Inflation works through money and other forms of liquidity.  As the supply of money/liquidity grows, the value of each unit of money/liquidity is worth less and less.  Simple supply and demand.  If ten dollars are in circulation, each dollar is worth 10% of the total pie.  If one hundred dollars are in circulation, each dollar is worth only 1% of that pie.

Now, under conditions of inflation, the poor and middle classes have limited opportunity to increase their incomes.  Most of what they earn, they spend.  They don’t have enough to save.  As prices rise in money terms – one ear of corn costs more in currency than it did – the poor and the middle classes must reduce consumption.

For the rich, it is different.  As Hemingway once retorted, “They have more money.”

They have enough to spend and to save.  As they save, they benefit from rising interest rates, which usually accompany inflation.  Their savings mostly go into financial markets, where they earn money on money.

The important point is that the private sector and markets do not create currency and other forms of money.  They do pass some of their money around as loans, but they don’t manufacture paper dollars or metal coins.  That is illegal.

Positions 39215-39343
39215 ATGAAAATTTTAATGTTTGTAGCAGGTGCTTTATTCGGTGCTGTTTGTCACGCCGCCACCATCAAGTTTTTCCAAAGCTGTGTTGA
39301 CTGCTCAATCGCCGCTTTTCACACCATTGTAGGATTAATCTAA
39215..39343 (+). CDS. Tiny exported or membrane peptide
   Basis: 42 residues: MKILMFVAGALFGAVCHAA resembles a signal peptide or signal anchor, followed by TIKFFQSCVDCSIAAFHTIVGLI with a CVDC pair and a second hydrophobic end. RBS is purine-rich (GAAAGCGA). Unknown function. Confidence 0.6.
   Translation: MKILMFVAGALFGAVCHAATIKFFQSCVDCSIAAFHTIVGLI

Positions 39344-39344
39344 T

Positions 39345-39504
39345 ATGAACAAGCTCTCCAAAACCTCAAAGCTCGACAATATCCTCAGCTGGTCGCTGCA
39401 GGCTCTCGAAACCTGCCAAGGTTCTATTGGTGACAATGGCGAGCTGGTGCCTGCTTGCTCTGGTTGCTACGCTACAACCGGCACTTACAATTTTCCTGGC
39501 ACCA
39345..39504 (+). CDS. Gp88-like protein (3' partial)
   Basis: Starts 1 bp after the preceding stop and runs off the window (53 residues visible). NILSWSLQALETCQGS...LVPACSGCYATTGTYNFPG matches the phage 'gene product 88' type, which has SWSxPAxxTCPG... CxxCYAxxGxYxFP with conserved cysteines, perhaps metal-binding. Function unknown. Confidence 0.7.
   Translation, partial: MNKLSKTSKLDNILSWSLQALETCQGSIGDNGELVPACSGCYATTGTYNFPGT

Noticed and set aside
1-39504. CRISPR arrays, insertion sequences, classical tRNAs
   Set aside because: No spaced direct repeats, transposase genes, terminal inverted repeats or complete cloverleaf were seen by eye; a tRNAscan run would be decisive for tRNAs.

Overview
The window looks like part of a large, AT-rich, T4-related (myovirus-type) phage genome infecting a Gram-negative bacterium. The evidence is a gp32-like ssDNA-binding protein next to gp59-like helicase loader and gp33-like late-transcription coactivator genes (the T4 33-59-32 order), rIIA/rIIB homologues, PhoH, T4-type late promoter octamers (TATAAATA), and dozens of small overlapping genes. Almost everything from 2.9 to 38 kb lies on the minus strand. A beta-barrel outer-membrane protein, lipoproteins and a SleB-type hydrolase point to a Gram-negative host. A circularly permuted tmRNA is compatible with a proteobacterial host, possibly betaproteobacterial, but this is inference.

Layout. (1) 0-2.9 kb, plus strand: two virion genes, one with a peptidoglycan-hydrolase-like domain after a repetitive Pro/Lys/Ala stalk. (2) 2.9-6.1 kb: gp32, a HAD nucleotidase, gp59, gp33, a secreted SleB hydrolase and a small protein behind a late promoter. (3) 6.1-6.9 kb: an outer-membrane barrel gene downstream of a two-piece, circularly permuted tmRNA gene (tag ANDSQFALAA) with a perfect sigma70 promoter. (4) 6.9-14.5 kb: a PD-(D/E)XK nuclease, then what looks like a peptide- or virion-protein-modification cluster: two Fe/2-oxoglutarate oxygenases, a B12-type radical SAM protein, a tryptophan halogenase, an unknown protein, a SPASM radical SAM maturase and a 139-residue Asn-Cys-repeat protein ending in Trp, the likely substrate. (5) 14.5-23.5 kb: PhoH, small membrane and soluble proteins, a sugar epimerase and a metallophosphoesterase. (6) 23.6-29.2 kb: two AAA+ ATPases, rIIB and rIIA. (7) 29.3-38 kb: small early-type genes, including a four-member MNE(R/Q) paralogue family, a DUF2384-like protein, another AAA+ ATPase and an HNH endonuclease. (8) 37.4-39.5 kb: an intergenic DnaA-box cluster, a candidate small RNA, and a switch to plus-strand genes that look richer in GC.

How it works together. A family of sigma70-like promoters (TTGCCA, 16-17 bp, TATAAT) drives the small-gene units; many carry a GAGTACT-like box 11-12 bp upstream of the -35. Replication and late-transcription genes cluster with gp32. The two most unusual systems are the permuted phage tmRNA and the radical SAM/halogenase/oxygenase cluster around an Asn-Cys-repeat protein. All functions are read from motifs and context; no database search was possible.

While inside the capitalism system of private sector economic activity, thought financial institutions trade in money and liquidity.  The production of money is a government function.  The manipulation of interest rates and loan opportunities in the private sector is also a government function in a modern market economy.

So, where inflation is concerned, government can act at variance with social justice ideals.  The same is true when government policies in contracting the money supply can result in a recession or depression.